An international team led by scientists in Trinity College Dublin, University College Dublin and Cambridge University, has, for the first time, sequenced ancient genomes from the Late Upper Palaeolithic period. In doing so, the team has discovered a new strand of European hunter-gatherer ancestry.
Where human genomes are concerned the past is indeed a different country. Most modern populations are mixtures of different ancestral strands that are difficult to untangle from examination of thousands of modern human genomes.
It is only by retrieving data from our long-dead ancient predecessors that we can unravel the weave and write our genomic genetic history.
DNA from ancient samples is notoriously difficult to work with as it degrades over time and has often vanished before researchers are able to analyse it. The cool, dry environments found in caves can be excellent for DNA preservation and, by targeting cave sites, the researchers were able to recover the genomes of two individuals who lived in Georgia in the Caucasus 13,300 and 9,700 years ago.
These genomes are published today by PhD Researcher in Genetics, Eppie Jones and colleagues, in the journal Nature Communications.
Professor of Population Genetics, Daniel Bradley, leader of the Trinity team, said: “This is a major new piece in the human ancestry jigsaw, the influence of which is now present within almost all populations from the European continent and many beyond.”
“The sequencing of genomes from this key region will have a major impact on the fields of palaeogeneomics and human evolution in Eurasia, as it bridges a major geographic gap in our knowledge,” added Professor Ron Pinhasi, University College Dublin.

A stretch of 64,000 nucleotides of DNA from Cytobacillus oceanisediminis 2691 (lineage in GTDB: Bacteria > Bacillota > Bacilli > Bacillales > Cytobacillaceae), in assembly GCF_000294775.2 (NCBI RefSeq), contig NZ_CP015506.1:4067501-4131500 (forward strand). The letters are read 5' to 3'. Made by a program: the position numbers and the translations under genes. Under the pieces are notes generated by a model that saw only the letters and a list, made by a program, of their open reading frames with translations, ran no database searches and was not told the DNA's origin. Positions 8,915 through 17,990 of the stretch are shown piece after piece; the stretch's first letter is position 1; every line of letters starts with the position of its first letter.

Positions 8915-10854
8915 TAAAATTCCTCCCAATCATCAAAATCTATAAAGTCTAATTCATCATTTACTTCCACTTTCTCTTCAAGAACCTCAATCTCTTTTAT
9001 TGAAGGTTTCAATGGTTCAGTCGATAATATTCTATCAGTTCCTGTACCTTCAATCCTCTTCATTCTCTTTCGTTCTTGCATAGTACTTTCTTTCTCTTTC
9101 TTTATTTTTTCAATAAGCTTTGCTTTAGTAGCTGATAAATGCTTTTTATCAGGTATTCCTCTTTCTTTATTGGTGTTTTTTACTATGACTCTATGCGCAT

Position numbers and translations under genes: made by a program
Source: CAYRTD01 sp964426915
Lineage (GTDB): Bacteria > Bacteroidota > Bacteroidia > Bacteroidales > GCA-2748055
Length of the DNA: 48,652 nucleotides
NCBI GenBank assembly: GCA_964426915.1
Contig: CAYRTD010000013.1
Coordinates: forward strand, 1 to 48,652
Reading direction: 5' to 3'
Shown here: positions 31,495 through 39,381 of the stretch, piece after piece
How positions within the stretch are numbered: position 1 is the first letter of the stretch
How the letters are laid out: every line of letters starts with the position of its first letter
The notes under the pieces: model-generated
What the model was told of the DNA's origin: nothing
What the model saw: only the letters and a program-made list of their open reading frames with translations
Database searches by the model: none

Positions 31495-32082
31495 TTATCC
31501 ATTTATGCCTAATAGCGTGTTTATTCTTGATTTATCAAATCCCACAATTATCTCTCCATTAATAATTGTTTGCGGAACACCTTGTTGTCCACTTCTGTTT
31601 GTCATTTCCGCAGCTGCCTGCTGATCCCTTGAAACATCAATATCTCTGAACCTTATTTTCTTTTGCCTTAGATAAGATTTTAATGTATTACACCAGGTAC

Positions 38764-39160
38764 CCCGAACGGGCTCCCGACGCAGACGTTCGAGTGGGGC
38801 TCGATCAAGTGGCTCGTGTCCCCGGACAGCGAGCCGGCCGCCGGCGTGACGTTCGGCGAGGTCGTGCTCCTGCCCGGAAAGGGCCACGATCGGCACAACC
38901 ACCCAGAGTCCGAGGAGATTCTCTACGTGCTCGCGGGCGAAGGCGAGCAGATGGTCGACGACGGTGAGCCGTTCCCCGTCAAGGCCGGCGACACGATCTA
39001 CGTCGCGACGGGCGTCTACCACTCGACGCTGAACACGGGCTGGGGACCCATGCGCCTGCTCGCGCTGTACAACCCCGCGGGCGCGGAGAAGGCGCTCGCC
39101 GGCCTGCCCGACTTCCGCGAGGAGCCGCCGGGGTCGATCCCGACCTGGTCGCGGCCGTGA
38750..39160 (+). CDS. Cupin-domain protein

These were hunter-gatherers, living thousands of years before the invention of farming and soon after the ice sheets, which covered most of northern Europe during the last Ice Age, had melted.
By comparison with other ancient samples, including another ancient Swiss hunter-gatherer also reported, it is clear that they are one of at least four human groups ancestral to Europeans that overwintered the ice age separately.
These early Caucasus inhabitants have deep roots with the other major strands: “This new lineage diverged from western European hunter-gatherers around the time of the first migrations of early modern humans into Europe about 45,000 years ago and from the ancestors of early farmers around the time of the glacial maximum, 25,000 years ago,” said Andrea Manica, Cambridge University.
The long isolation of the Caucasus strand of ancestry from other European components ended in the Bronze Age when it swept into Europe carried by horse-borne Steppe herders.
The influence of the Caucasus hunter-gatherer genome is also apparent further east. A population like them left its imprint on modern peoples from central and South Asia, where this strand of ancestry may have flowed in with the bringers of Indo-Aryan languages.
Director of the Georgian National Museum, co-author of the paper and leader of the team who discovered the 1.8 million-year-old human skeletons in Georgia, David Lordkipanidze, said: “This is the first sequence from Georgia – I am sure soon we will get more palaeogenetic information from our rich collections of fossils.”